So then, misapplying the language of the psalmists to our own experiences can lead to erroneous theology, false hopes and bad practice. We are wise to look carefully at what we are reading before we decide what we can learn from it.

My Favorite Psalm

All that kept in mind, today’s question is not about psalms that don’t speak to us personally, it’s about psalms that do. Psalm 23 (“the Lord is my shepherd”) has been a source of comfort to millions of believers over the centuries. It’s about as universally applicable as anything to be found in the Psalter. I love it and rely on it as much as anyone, but if I have to pick an absolute favorite psalm, I’m going to go with Psalm 2:

“Why do the nations rage and the peoples plot in vain?
The kings of the earth set themselves,
and the rulers take counsel together,
against the Lord and against his Anointed, saying,
‘Let us burst their bonds apart and cast away their cords from us.’

He who sits in the heavens laughs; the Lord holds them in derision.
Then he will speak to them in his wrath, and terrify them in his fury,
saying, ‘As for me, I have set my King on Zion, my holy hill.’

I will tell of the decree: The Lord said to me,
‘You are my Son; today I have begotten you.
Ask of me, and I will make the nations your heritage,
and the ends of the earth your possession
You shall break them with a rod of iron
and dash them in pieces like a potter’s vessel.’

Now therefore, O kings, be wise; be warned, O rulers of the earth.
Serve the Lord with fear, and rejoice with trembling.
Kiss the Son, lest he be angry, and you perish in the way,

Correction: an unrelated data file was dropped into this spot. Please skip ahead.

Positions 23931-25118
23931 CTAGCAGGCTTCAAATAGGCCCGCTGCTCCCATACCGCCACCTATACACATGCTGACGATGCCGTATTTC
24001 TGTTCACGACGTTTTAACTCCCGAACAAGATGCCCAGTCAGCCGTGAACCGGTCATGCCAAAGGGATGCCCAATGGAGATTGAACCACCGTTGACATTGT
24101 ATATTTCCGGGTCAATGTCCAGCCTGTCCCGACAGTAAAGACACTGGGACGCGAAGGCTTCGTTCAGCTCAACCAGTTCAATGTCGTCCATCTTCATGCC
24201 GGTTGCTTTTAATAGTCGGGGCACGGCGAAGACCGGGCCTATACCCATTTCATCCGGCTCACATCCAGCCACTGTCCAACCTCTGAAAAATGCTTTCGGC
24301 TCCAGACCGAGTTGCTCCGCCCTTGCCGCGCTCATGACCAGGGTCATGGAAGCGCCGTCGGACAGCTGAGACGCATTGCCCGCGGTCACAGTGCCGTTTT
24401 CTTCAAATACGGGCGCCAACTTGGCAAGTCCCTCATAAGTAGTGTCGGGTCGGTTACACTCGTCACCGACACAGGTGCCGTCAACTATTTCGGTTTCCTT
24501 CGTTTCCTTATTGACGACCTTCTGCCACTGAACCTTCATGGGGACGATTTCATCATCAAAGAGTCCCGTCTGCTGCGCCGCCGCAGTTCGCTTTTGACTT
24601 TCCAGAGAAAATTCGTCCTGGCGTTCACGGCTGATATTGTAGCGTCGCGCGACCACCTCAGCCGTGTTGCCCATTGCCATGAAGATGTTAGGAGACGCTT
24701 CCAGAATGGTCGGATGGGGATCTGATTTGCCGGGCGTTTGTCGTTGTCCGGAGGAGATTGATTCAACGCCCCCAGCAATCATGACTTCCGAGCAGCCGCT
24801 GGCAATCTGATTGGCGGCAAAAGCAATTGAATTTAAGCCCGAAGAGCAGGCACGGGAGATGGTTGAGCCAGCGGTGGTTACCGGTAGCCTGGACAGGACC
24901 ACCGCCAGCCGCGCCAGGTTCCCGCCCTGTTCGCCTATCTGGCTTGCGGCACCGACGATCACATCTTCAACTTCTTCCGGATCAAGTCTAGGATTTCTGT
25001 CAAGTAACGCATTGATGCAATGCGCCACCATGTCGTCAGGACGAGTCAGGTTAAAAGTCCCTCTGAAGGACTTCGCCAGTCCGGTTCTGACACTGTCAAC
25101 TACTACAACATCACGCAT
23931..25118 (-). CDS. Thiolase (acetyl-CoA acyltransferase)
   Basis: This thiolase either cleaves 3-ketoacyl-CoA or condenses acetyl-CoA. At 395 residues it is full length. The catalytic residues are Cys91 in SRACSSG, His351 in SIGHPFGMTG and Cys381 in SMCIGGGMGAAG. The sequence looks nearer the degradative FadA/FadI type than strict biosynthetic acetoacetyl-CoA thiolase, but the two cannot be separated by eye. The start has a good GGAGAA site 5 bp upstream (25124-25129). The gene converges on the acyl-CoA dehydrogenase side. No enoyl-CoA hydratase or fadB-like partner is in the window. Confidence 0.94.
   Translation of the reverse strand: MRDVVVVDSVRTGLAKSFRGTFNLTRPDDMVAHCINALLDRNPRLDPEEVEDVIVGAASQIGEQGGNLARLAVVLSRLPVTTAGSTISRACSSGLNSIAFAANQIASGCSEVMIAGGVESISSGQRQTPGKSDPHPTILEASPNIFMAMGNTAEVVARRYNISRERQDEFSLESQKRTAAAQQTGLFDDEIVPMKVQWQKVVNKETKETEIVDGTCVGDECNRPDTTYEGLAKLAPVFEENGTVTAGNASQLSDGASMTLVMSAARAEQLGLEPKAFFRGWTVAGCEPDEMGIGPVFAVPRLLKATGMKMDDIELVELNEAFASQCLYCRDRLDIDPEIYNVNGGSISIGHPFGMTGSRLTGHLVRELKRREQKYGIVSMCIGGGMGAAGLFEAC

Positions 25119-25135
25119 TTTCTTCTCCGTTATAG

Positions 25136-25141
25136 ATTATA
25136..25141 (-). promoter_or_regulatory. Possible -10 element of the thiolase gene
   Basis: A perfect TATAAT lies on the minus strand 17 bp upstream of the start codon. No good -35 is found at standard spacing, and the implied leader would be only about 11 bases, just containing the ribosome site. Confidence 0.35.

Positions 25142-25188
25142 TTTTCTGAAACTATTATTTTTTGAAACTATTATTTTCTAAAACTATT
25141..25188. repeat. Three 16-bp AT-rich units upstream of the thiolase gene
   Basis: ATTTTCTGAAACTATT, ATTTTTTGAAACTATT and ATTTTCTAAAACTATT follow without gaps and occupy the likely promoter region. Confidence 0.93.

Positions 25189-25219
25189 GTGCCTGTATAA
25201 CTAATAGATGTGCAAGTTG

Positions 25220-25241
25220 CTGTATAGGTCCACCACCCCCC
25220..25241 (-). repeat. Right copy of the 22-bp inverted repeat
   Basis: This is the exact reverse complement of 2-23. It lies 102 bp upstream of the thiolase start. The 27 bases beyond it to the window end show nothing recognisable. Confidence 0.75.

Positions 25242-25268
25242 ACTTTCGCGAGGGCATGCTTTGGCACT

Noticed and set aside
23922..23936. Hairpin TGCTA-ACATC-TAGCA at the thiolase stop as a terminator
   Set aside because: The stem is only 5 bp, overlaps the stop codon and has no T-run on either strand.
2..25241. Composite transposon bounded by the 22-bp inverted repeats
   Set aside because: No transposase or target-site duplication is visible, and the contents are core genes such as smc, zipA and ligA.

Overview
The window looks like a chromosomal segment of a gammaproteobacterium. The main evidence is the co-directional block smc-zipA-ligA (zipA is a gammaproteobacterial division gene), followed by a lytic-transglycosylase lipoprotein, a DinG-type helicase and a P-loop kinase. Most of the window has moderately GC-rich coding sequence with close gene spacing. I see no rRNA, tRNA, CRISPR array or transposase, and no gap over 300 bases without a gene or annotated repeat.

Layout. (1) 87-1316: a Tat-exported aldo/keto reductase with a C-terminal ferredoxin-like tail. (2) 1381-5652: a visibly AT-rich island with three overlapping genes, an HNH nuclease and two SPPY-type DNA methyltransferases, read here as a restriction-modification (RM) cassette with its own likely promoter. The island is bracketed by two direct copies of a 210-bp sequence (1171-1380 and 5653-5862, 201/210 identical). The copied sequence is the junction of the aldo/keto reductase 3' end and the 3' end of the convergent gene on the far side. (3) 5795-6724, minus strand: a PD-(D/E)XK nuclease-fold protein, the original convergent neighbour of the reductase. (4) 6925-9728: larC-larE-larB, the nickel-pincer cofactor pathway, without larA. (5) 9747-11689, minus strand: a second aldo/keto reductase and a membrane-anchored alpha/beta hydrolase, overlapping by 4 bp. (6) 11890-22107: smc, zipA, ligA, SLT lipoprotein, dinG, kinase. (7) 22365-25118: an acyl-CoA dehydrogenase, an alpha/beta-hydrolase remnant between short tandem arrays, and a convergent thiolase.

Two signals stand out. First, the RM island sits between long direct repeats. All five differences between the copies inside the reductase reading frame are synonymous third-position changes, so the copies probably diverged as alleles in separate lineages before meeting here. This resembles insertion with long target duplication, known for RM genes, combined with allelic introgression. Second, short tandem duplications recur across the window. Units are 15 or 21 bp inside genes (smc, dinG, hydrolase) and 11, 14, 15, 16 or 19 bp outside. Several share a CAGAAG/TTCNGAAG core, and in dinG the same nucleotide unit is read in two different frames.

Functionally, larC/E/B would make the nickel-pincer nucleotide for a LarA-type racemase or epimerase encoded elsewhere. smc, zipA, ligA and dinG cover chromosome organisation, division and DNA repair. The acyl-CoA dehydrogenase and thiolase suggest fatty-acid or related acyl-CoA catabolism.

for his wrath is quickly kindled.
Blessed are all who take refuge in him.”

You can never have a psalm with too much Christ in it. Witness Lee summarizes the psalmist’s message here: “Christ is the center of God’s economy, the center of God’s administration.”

Psalm 2 and the Christian

We know Psalm 2 is important for Christians: sixty percent of it is quoted in the New Testament. The early disciples quoted its first few lines in prayer, applying them to their own persecutors. In a synagogue in Pisidian Antioch, the apostle Paul applied verse 7 to the resurrection of the Lord Jesus. In Hebrews, the same verse is used to prove Christ’s superiority to angels, and later to confirm his appointment as high priest after the order of Melchizedek, both points of deep theological and personal significance. Finally, in the book of Revelation, we find the language of Psalm 2 used repeatedly to describe the believer’s reward, to reaffirm the identity of its subject, and to describe the glorious second advent of the Lord Jesus when he comes to reign over the earth.

When the Lord Jesus taught his disciples to pray that the Father’s will be done in earth as it is in heaven, this is what we are praying for: the realization of Psalm 2. Every Christian ought to have the glorification of Christ in this world as his personal objective every day of his life.

Keep reading Psalm 2, and you will never forget it.

No comments :

Post a Comment